Just as Amazon and its ilk have changed the retail business model, several neobanks—online only financial services institutions—appear poised to do the same for banks.
Neobanks have risen to prominence overseas, but their widespread adoption in the United States has lagged, due to higher regulatory hurdles here and slower acceptance among U.S. consumers.
In recent years, however, a handful of U.S. neobanks, including Simple, Chime, and Varo Money have established a foothold with consumers, promising to offer on-demand digital services, fewer and more transparent fees, and additional tools aimed at budgeting and saving. They are also increasingly providing banking services to small businesses and freelancers who want an alternative to the big banks.
A recent study by consulting firm CG42 found that the 10 largest banks could lose as much as 11 percent of their customers to non-traditional banks over the next year. Aware of the threat, large banks like Wells Fargo and Chase are creating new brands and services aimed at competing directly with neobanks. In addition to the big banks, several of the successful European neobanks have said that they’re interested in expanding in the United States. More competition is good for U.S. consumers, who will have more options to find the company that works best for them.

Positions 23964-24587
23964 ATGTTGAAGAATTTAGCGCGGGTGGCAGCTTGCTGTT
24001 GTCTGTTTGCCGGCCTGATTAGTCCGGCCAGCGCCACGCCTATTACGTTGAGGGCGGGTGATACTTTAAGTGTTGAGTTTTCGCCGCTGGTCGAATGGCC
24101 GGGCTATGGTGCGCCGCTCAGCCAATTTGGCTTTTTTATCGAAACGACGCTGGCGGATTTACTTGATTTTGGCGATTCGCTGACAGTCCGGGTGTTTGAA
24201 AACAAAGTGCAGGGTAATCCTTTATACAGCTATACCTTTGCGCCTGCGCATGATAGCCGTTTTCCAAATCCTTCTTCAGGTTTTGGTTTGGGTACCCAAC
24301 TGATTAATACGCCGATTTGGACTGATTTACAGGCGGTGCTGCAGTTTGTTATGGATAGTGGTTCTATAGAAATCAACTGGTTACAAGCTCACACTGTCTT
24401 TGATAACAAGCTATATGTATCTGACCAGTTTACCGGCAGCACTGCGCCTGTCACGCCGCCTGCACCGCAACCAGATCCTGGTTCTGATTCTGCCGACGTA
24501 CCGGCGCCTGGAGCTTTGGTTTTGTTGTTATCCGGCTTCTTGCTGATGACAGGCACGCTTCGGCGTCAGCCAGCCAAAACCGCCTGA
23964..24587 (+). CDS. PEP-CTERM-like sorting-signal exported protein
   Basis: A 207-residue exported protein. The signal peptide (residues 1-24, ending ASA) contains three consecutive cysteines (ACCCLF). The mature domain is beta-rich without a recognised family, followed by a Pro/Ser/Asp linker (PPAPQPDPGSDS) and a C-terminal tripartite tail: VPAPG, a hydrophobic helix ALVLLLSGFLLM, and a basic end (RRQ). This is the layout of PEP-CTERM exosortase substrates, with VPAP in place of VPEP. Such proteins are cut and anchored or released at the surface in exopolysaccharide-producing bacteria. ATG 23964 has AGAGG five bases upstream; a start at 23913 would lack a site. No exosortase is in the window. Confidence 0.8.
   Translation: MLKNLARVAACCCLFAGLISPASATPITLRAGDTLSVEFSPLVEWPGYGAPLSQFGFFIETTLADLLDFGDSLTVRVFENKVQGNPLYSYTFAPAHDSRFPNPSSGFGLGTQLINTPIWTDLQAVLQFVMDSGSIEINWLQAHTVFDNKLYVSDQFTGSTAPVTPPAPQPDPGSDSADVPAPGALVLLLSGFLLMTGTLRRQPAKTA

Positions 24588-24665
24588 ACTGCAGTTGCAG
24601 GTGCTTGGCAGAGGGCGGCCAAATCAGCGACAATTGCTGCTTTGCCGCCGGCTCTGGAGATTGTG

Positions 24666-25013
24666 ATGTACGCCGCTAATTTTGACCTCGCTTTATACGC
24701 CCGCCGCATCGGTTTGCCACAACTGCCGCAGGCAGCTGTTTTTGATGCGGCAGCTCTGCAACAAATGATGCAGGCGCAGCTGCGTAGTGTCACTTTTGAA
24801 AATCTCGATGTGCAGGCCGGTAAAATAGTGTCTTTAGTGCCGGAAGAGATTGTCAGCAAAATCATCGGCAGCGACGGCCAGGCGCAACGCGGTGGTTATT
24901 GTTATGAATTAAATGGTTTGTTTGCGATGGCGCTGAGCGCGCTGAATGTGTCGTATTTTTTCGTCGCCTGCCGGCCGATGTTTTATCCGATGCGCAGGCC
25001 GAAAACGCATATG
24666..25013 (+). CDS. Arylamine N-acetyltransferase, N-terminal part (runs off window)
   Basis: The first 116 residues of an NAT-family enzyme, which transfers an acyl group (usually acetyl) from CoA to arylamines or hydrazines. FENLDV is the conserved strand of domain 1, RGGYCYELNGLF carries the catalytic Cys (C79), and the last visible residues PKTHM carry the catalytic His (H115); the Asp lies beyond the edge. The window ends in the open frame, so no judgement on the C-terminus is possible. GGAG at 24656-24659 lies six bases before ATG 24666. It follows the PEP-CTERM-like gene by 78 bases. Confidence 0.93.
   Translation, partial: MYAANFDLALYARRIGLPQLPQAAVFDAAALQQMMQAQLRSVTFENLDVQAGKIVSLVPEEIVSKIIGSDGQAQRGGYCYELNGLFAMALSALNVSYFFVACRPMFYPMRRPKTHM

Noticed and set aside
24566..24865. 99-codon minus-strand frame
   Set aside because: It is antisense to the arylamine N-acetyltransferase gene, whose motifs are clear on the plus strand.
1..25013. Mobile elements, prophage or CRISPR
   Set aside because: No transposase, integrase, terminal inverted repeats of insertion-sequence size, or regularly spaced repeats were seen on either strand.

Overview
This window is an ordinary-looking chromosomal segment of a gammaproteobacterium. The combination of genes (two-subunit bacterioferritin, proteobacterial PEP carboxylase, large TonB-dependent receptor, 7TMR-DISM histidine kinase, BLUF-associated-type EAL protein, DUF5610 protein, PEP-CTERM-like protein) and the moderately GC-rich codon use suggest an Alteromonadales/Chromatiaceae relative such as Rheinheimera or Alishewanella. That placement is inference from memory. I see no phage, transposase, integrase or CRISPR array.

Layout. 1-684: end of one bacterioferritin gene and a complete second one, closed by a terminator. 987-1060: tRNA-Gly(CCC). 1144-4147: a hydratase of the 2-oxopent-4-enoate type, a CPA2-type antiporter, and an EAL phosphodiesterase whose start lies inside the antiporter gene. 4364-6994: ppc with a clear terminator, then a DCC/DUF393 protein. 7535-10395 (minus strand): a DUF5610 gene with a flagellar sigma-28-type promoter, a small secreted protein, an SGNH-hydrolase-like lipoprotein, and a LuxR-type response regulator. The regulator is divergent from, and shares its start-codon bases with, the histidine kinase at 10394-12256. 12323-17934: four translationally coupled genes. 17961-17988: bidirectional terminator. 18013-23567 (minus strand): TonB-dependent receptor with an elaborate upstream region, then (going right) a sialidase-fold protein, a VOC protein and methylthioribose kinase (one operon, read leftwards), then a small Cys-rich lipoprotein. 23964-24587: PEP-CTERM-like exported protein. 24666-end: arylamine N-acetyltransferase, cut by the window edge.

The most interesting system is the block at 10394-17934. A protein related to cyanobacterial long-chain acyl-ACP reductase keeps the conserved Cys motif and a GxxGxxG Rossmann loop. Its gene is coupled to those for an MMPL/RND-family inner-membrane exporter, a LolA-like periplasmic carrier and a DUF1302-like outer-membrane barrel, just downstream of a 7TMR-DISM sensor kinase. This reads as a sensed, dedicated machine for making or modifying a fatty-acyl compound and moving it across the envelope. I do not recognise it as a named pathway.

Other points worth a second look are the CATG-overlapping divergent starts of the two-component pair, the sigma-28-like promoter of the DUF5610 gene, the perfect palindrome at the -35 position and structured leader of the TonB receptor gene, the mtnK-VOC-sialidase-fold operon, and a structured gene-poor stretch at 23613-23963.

While neobanks are typically FDIC insured (check before signing up with one), which means that your money is just as safe with one as with a regular bank, you’ll notice some differences if you switch to neobanking.
Since neobanks don’t have traditional brick-and-mortar branches, they’re laser-focused on creating the slickest digital experience for the user. They’re also more capable of completing common banking services entirely via mobile, from opening new accounts in just a few minutes to pulling up and searching recent statements. While you can access your neobank account online, all services are available via their apps, so you never need a computer in order to use your account.
Most banks now offer online deposit capabilities, and neobanks are no exception, typically allowing users to snap a photo of check via mobile device in order to make a deposit, and most are set up to accept direct deposit. Several neobanks, including Chime and Varo Money allow customers to deposit funds into their account at retail locations such as 7-Eleven and CVS.
Perhaps the largest differentiator between neobanks and their traditional competitors is what they charge in fees. Without the overhead of staffing and leasing brick-and-mortar branches, neobanks don’t need to charge as many fees as traditional banks. Most neobanks, for example, have large ATM networks, making ATM fees more rare, and they typically don’t charge monthly fees and don’t allow overdrafts (or charge the fees associated with them).
While neobanks are a viable alternative for those looking for checking, savings, and some loan products, they don’t offer the breadth of services provided by traditional banks. Consumers who also need other banking products, such as mortgages or some investing accounts, may have to look elsewhere (for now).